I can see a few problems with it. First the front to back balance would be backwards, second the projection of an orchestra or any chamber group is aimed forward, and the best you would achieve is a mishmash of shell reflection and back row instruments overtaking the direct sound. I have tried spaced omnis hung about halfway into the string section of an orchestra once, and the results were barely adequate.

By the sound of the recording though, I am willing to bet the "main" pair was the widely spaced omnis and the engineer tried to compensate with spots and this back placed pair. It still sounded to me like there was a large hole in the center of the sound stage.
Old 5th September 2010
  #26
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Quote:
Originally Posted by rumleymusic View Post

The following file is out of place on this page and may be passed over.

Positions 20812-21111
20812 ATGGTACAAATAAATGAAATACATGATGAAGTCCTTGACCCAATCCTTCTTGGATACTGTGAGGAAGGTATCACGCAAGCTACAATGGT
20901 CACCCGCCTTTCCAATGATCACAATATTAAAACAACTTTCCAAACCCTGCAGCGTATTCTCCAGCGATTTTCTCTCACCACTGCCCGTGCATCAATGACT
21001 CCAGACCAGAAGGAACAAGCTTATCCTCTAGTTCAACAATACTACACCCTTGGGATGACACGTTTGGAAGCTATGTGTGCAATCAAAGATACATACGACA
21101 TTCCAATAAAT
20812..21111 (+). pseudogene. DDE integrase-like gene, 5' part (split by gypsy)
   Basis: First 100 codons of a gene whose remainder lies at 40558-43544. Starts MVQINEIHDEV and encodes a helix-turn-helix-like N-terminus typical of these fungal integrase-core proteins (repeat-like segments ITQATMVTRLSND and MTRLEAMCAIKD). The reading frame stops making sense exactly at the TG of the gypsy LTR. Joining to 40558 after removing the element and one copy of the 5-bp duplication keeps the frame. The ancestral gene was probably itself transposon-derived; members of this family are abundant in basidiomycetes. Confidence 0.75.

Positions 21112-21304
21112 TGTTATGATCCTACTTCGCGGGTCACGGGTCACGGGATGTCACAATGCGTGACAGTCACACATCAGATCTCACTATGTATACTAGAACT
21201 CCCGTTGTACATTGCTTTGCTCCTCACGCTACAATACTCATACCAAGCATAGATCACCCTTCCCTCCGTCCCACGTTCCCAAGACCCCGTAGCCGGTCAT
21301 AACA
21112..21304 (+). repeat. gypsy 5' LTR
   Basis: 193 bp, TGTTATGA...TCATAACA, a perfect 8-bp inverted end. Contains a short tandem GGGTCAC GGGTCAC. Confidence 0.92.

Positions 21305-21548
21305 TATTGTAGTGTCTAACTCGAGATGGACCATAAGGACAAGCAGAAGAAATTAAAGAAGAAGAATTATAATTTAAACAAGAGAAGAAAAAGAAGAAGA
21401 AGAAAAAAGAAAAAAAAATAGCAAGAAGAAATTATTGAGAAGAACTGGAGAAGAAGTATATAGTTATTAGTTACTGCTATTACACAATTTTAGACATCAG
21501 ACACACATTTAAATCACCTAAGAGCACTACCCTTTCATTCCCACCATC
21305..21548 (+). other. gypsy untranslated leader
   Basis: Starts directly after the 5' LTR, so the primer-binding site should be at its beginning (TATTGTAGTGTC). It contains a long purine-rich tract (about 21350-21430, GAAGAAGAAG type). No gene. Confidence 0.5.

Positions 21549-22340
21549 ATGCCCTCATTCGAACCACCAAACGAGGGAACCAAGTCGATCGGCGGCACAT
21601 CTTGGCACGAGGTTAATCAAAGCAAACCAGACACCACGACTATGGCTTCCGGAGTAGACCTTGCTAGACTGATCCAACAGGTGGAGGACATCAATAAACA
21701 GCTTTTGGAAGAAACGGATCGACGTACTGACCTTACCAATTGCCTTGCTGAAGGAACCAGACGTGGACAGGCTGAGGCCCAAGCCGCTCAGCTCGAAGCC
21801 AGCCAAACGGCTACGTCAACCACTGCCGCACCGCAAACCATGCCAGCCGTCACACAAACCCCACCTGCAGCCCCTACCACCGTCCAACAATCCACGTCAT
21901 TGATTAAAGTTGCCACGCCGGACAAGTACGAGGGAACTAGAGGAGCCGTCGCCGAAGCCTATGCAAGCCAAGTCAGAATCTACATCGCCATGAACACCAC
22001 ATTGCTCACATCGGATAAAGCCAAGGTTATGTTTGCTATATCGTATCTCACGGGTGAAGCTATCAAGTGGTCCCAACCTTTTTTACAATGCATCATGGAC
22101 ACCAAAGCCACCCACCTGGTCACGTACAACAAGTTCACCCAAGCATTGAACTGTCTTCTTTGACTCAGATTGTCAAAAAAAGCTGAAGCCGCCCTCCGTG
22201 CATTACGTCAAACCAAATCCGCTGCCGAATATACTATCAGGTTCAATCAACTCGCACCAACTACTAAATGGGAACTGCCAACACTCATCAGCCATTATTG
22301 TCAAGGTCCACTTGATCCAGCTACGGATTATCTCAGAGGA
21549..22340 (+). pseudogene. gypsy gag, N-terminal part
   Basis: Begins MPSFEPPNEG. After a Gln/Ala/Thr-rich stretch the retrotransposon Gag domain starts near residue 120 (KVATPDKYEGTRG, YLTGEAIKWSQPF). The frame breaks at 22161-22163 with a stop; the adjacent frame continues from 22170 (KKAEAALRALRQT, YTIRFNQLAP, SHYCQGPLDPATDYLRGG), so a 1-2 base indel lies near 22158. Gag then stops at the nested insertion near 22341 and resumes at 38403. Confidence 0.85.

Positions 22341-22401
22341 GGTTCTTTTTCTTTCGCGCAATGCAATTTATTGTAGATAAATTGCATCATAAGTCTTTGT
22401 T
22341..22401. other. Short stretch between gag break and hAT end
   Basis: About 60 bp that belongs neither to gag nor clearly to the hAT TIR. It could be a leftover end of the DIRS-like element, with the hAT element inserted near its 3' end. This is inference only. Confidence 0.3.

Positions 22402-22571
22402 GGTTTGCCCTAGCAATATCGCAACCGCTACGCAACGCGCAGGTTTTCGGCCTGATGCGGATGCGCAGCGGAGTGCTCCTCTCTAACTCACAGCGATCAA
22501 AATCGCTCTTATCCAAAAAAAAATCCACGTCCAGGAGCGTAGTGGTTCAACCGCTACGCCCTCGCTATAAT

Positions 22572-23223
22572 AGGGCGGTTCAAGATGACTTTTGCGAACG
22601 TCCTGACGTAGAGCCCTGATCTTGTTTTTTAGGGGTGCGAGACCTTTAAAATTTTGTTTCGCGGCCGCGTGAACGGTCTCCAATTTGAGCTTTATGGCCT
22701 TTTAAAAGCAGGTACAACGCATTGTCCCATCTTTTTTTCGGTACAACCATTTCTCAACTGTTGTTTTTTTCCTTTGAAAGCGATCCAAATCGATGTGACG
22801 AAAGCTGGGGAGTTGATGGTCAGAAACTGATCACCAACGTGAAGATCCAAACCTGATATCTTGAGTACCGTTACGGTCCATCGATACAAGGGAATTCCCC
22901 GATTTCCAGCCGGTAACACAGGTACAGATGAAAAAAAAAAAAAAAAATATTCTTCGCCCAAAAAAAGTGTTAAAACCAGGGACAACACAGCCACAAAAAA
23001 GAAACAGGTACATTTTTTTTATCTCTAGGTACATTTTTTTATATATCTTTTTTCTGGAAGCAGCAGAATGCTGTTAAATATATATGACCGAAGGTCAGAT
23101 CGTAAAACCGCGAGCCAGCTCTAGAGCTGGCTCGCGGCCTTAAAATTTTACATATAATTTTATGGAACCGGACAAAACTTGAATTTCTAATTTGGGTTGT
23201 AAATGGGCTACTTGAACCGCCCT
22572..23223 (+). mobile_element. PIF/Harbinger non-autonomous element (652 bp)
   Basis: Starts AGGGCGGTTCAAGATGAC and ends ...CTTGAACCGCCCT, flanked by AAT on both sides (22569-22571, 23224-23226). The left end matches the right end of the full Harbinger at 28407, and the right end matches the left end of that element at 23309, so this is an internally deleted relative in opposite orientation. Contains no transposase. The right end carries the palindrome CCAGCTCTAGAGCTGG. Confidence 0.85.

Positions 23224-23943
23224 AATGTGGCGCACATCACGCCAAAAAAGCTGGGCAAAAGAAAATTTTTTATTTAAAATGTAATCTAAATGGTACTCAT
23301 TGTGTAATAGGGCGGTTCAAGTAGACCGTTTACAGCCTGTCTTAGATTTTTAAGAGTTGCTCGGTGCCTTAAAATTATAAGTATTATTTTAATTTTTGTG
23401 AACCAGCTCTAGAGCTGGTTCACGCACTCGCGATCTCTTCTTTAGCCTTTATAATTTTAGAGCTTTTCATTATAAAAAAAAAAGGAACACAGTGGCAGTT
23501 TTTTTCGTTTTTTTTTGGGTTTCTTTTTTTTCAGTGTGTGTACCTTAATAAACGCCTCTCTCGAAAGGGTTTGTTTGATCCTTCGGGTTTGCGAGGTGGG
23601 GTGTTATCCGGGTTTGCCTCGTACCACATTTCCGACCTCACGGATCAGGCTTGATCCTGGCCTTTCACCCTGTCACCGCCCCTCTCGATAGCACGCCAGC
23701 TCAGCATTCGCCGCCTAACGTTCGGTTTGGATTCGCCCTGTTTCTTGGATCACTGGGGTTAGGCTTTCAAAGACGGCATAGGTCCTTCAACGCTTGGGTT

It is definitely larger than 12mm, did you mean 21mm? Yes the sphere is 40mm.
No it's 12mm. Read the acoustic properties on this page.
Georg Neumann GmbH - Products/Current Microphones/M 150 Tube/Description

It's about the M150, but the capsule config is the same as the M50.
Old 5th September 2010
  #27
If we're talking about the Russians, there's a hole in the middle because there is a hole in the middle - they appear to me to be sitting in four discrete sections. Vn1 and Vn2 on the left and Vla and VnClo/Bass on the right. You can see corridors between the seating globs at various times in the vid - Although the inner voices are in the middle and you can hear the motif on the left, the continuo on the right and the scrubbing descant in the middle, Vn2 are leaning in to the left and the Violas are leaning in to the right - leaving a softer sound in the middle.